It does a much better job of helping individuals know exactly what
and how much they should eat, which only makes sense, as a 28-year-old
active male will require more calories than a 50-year-old sedentary
While some have criticized the method of delivery (via the Internet)
and some lingering difficulty with quantities (how does one convert
a slice of bread into ounces, the chosen measurement for grains?), overall,
the response to the new pyramid has been positive. The Web site got
more than a thousand hits per second on its first day of operation,
tallying 60 million hits for the day.
Perhaps most helpful, quantity recommendations have switched from the
erroneous "servings" to actual measurements (e.g. cups, ounces
etc.), making it easier -- for the most part -- for people to know whether
they are eating proper amounts.
With the food categories funneling upward, rather than stacked upon
one another, the new pyramid also makes a visual point of including
exercise as part of an overall healthy eating plan. In fact, the government
beefed up its activity recommendation to 60 to 90 minutes a day of moderate
to vigorous exercise for individuals who wish to maintain or lose weight.
Thirty minutes of exercise per day is now considered a minimum recommendation
for everyone. Body weight is definitely an emphasis of the new guidelines.
With 65 percent of Americans ages 20 to 74 overweight (and nearly half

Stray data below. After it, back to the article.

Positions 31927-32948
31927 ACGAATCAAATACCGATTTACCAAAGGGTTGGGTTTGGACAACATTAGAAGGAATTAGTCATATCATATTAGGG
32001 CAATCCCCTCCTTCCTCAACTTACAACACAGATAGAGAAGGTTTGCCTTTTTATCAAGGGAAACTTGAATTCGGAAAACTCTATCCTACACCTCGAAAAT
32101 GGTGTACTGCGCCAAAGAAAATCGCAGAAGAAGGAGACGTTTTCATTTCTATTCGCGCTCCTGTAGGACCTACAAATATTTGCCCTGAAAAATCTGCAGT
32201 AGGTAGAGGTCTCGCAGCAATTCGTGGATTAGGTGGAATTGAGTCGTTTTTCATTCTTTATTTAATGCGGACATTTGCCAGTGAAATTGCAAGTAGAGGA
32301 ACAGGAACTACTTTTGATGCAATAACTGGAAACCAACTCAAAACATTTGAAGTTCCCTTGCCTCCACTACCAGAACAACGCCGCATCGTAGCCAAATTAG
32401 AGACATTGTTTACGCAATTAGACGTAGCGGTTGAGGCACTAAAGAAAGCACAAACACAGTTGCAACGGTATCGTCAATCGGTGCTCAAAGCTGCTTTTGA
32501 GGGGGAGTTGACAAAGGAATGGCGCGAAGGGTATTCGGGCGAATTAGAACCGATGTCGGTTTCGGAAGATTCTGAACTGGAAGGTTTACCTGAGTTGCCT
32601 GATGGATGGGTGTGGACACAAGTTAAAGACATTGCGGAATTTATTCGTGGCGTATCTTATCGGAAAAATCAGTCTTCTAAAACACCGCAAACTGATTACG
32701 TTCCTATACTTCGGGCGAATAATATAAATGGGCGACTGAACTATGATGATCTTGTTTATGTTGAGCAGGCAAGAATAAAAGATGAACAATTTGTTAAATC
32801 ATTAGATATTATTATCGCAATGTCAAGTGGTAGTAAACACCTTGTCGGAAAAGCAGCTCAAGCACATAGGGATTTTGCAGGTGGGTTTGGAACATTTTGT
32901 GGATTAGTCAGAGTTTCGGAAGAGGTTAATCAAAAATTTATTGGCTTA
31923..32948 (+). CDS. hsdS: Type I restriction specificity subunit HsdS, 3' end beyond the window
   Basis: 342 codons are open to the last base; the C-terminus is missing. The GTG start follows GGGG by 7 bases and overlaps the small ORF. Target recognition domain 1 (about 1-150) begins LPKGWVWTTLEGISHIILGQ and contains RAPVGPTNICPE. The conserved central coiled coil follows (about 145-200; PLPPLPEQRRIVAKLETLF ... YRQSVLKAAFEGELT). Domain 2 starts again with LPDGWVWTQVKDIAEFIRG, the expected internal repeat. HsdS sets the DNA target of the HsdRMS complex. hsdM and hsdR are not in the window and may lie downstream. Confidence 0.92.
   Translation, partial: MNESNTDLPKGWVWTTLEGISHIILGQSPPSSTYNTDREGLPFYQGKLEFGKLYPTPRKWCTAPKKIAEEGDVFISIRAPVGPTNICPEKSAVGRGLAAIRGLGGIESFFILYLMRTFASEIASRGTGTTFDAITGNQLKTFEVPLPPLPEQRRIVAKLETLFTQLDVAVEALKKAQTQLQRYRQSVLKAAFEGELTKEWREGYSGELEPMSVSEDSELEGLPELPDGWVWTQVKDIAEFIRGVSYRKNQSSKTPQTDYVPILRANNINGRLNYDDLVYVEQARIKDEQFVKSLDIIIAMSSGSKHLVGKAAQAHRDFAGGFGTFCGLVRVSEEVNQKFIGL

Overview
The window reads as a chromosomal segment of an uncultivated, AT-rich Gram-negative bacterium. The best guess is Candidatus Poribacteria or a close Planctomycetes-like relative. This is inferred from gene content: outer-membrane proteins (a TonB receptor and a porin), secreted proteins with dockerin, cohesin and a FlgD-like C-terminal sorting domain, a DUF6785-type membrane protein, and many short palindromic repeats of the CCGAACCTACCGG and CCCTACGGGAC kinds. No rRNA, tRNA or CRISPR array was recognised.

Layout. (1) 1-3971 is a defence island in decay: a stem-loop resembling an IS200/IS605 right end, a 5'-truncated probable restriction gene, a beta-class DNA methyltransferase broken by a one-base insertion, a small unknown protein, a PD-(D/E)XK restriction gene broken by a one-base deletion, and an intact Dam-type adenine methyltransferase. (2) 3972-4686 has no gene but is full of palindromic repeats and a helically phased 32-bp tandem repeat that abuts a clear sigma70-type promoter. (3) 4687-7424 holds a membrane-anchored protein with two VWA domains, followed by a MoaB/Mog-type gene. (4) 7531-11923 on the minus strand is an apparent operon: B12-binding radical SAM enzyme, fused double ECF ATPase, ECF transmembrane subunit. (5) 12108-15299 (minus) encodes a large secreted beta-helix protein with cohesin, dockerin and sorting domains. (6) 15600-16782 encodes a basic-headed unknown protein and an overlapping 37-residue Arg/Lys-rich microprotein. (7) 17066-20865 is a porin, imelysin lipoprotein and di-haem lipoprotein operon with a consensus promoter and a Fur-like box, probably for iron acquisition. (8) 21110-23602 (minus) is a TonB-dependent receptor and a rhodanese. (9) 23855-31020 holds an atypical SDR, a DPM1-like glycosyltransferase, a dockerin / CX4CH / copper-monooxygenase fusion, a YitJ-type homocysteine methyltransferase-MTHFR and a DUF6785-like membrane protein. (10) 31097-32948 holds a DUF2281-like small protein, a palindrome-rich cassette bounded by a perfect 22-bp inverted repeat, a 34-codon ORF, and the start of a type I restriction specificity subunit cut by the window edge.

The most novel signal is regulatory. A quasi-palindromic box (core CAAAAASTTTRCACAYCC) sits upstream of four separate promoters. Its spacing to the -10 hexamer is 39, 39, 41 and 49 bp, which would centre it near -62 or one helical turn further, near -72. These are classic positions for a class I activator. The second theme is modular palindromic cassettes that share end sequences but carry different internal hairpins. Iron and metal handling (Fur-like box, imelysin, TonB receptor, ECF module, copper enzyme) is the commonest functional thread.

of those people classified as obese), the healthcare fallout will be
severe unless individuals learn how to improve their diet and exercise
In addition to personalized food and quantity recommendations, the Web
site offers these general tips:
At least half of your grains should be whole grains.
The ingredients list should read "whole wheat" or "whole
grain." (Enriched whole wheat flour does not equal whole grain.)
If sugar or corn syrup rank high on the ingredients list, try another
Limit your consumption of saturated and trans
fats, refined or added sugars, salt and alcohol.
Eat three cups of low or nonfat dairy a day from
sources such as milk, yogurt, cottage cheese and cheese.
Look for nutrient-dense foods or foods that offer
the greatest nutritional punch for the least amount of calories.
Sodium recommendations are only 2,300 milligrams
a day, approximately one teaspoon, so look for products that are labeled
"no salt added."
Cardiovascular exercise, stretching and strength training
are all essential components of a well-rounded workout program. Try the
following overhead press to strengthen your deltoid muscles, which shape
the shoulders and move the arms.
Begin by holding a pair of light dumbbells in your hands. Stand with your
feet shoulder-width apart, and your knees and toes pointing forward. Bend
your knees slightly, lift your torso tall, and tighten your abdominal
muscles. Bring the weights to your shoulders, with your palms forward.
Exhale as you slowly press the weights directly upward, keeping your shoulders
down as your arms move upward. Pause briefly before slowly lowering the
weights back to your shoulders. Try to keep your neck relaxed as you raise
your arms. Repeat 10 to 12 times before resting. Perform up to three sets
for maximum benefits.